Tattered Tomes: High Toned Son of a Bitch: Stephen King’s The Dark Half, Revisited

The Dark Half cover

As we close out this year’s Tattered Tomes column, I thought it would only be fitting to cover Stephen King’s The Dark Half. It is the first of his novels to feature Sheriff Alan Pangborn, the last of King’s big books during my formative reading years, and probably my all-time favorite Stephen King book. To fully understand the impact The Dark Half had on so many Stephen King fans, one must understand King’s pseudonym, Richard Bachman. Most people know King had a handful of novels published before his breakout hit, Carrie. Commonly referred to as The Bachman Books, these seminal novels were somewhat out-of-print by the time King finally revealed he was, in fact, Richard Bachman. It wasn’t until the Richard Bachman novel Thinner was released that the story of his identity broke, and that was when King decided to get some mileage out of the Bachman backlist by releasing those earlier novels in one omnibus.

Why did King write as Bachman? One must go back further through King’s background—his own formative years—to get a full grasp of his reasons. One of the ‘official’ reasons was back in the early 70’s it was somewhat frowned upon in the publishing industry for genre writers to publish more than one novel a year. King claimed he used Bachman to work around that silly rule. One of King’s early influences, Donald Westlake, also wrote under a pseudonym, the equally well-known Richard Stark. Responsible for the Parker novel series, Stark’s writing is markedly different from Westlake’s own endeavors. Westlake wrote under many assumed names, which allowed him to use different voices for different character points-of-view. King, writing as Bachman, wrote violent novels, rarely supernatural, though he wasn’t afraid to dip his toes into dystopian science-fiction, especially considering The Running Man. The tone of those early Bachman books was angry, vicious, and much brusquer in contrast to his own early work, such as Carrie and ‘Salem’s Lot. This was around the time King was selling his short-stories to men’s magazines like Gent and Cavalier, showcasing his horrors between nude pictorials and ads for the best in adult entertainment.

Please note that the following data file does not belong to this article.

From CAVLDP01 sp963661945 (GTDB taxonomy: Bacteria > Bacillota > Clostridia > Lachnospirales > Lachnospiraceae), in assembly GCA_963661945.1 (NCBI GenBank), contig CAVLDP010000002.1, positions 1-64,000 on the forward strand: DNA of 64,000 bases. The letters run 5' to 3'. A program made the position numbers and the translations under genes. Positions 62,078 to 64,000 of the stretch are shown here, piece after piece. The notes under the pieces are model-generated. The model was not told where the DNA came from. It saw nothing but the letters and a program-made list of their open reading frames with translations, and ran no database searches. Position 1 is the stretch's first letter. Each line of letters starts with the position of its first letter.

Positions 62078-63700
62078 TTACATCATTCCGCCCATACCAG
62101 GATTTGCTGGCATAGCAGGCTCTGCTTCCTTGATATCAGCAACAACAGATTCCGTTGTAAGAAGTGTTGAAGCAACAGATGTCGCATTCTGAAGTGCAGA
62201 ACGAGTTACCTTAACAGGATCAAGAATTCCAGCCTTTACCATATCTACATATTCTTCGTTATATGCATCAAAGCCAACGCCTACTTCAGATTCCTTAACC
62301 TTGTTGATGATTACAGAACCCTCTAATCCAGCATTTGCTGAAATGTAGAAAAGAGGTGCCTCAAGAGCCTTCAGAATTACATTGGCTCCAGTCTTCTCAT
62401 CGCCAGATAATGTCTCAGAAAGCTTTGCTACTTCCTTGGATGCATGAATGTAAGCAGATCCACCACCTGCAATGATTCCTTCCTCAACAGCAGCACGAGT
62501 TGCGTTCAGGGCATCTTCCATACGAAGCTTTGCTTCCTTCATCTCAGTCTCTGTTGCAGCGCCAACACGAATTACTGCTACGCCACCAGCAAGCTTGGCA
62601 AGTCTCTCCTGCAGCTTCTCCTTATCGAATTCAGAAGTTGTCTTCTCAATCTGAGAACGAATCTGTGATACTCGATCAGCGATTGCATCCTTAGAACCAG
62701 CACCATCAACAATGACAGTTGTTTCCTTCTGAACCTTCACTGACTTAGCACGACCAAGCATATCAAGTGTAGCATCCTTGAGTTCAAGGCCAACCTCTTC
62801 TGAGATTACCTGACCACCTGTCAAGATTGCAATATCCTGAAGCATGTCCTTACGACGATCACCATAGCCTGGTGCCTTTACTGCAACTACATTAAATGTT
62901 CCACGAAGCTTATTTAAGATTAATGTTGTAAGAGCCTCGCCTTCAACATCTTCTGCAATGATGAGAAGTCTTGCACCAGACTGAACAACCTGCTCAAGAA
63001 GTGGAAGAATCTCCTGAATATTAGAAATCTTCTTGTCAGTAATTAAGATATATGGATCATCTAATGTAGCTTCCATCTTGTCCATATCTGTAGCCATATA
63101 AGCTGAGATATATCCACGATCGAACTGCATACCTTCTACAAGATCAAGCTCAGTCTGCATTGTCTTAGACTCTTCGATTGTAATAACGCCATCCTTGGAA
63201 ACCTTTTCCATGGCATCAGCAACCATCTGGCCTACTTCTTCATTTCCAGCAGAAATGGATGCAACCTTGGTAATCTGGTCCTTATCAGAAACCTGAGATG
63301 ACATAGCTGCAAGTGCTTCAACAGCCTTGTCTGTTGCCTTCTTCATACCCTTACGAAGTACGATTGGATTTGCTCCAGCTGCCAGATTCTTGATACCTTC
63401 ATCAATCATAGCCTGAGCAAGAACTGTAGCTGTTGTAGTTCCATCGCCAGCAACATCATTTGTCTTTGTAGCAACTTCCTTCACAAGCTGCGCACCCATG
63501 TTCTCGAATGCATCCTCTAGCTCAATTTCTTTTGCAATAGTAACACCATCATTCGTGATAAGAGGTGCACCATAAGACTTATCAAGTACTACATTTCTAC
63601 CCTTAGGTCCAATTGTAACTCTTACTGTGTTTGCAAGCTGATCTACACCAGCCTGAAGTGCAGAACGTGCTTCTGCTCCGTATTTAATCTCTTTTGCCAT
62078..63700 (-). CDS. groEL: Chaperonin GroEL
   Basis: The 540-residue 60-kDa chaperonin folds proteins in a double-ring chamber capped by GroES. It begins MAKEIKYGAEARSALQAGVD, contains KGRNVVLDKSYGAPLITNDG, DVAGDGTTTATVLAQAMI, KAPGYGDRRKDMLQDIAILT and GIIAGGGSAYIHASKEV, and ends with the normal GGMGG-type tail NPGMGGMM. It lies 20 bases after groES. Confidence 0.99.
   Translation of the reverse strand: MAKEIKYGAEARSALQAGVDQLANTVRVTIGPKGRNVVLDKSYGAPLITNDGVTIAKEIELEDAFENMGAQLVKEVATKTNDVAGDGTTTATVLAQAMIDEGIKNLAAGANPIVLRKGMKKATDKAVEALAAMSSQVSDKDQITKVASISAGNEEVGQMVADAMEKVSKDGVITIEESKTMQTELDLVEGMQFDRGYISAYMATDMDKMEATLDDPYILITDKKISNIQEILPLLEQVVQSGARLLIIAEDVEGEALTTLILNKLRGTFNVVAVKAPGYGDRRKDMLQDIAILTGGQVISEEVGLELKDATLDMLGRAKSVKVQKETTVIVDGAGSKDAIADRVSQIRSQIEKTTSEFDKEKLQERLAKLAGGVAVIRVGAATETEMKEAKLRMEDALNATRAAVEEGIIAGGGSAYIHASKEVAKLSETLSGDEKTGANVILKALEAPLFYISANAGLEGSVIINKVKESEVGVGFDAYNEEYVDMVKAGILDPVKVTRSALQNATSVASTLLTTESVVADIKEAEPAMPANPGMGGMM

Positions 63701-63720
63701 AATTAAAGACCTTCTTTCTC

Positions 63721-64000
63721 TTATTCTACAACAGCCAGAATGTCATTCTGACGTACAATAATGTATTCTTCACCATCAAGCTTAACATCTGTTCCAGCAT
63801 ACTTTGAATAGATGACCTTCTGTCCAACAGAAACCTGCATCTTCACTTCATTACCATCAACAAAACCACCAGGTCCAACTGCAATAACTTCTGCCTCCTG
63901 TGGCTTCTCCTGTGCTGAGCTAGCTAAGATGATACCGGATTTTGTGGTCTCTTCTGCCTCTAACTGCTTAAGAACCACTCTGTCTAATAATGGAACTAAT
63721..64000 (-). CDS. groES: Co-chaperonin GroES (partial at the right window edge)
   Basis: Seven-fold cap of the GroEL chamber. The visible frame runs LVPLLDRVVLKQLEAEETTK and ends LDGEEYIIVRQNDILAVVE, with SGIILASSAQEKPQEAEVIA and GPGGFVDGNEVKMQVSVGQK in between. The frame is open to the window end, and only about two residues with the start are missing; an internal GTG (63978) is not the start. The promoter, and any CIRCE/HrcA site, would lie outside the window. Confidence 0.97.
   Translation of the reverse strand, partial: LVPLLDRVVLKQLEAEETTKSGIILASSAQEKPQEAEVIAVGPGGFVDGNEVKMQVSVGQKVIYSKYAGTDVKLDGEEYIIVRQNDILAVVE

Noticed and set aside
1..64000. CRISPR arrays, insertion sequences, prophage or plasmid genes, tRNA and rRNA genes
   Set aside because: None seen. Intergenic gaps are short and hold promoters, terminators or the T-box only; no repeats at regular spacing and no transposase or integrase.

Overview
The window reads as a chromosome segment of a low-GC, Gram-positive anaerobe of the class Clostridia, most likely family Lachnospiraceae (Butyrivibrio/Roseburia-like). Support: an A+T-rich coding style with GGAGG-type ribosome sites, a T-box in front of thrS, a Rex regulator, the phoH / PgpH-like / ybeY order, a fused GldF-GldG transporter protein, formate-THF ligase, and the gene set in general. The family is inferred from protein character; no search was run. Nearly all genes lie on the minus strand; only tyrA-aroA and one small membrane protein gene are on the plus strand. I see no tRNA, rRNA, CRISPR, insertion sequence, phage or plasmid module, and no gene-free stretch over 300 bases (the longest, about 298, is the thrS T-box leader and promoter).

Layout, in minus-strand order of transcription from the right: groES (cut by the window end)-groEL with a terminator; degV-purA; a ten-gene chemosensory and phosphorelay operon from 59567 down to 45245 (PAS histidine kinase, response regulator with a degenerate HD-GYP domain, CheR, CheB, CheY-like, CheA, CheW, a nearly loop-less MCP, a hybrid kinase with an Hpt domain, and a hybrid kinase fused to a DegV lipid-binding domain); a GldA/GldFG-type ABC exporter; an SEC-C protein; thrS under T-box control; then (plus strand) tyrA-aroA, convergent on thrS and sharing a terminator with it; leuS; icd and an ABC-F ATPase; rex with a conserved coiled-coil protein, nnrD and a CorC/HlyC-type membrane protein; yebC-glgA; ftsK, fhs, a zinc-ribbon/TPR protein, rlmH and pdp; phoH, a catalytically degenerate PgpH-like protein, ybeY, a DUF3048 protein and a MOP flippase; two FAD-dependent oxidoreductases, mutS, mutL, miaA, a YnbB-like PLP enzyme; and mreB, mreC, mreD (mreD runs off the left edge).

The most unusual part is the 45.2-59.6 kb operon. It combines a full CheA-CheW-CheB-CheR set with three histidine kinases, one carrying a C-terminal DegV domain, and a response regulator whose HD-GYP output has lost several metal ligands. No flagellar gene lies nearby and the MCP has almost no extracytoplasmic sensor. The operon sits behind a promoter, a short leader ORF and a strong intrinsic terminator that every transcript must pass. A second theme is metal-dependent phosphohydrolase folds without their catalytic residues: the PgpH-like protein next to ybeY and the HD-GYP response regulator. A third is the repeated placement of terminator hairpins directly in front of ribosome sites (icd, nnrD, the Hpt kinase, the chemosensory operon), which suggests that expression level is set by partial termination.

When Thinner was released in hardback, the book featured the Bachman name. A bookstore employee named Steve Brown read an advance copy of the book and became convinced Bachman was actually Stephen King. After hitting a couple of research roadblocks, Brown checked the actual listing at the Library of Congress and discovered King’s name on the early copyright documents. Brown contacted the publisher with the information and within a few weeks he received a call from King himself, granting Brown an exclusive interview that was later published in the Washington Post. Before that, other readers were reaching out to King about Thinner.

The cat was out of the bag.

It was time for Richard Bachman to go.

RichardBachmanBut when it comes to Stephen King, sometimes they do come back. Only this time, Bachman came back in story form with a different name. Sticking close to his influences, King named the antagonist of The Dark Half George Stark as a homage to Westlake’s famous pen name, Richard Stark. Thad Beaumont wrote the Stark books, and was outed in a similar manner as King, though this time the stakes were higher, with blackmail on the table. Refusing to take the bait, Beaumont holds a mock funeral for Stark. This is the beginning of a dark and twisted tale that is probably one of the most biographical of King’s books.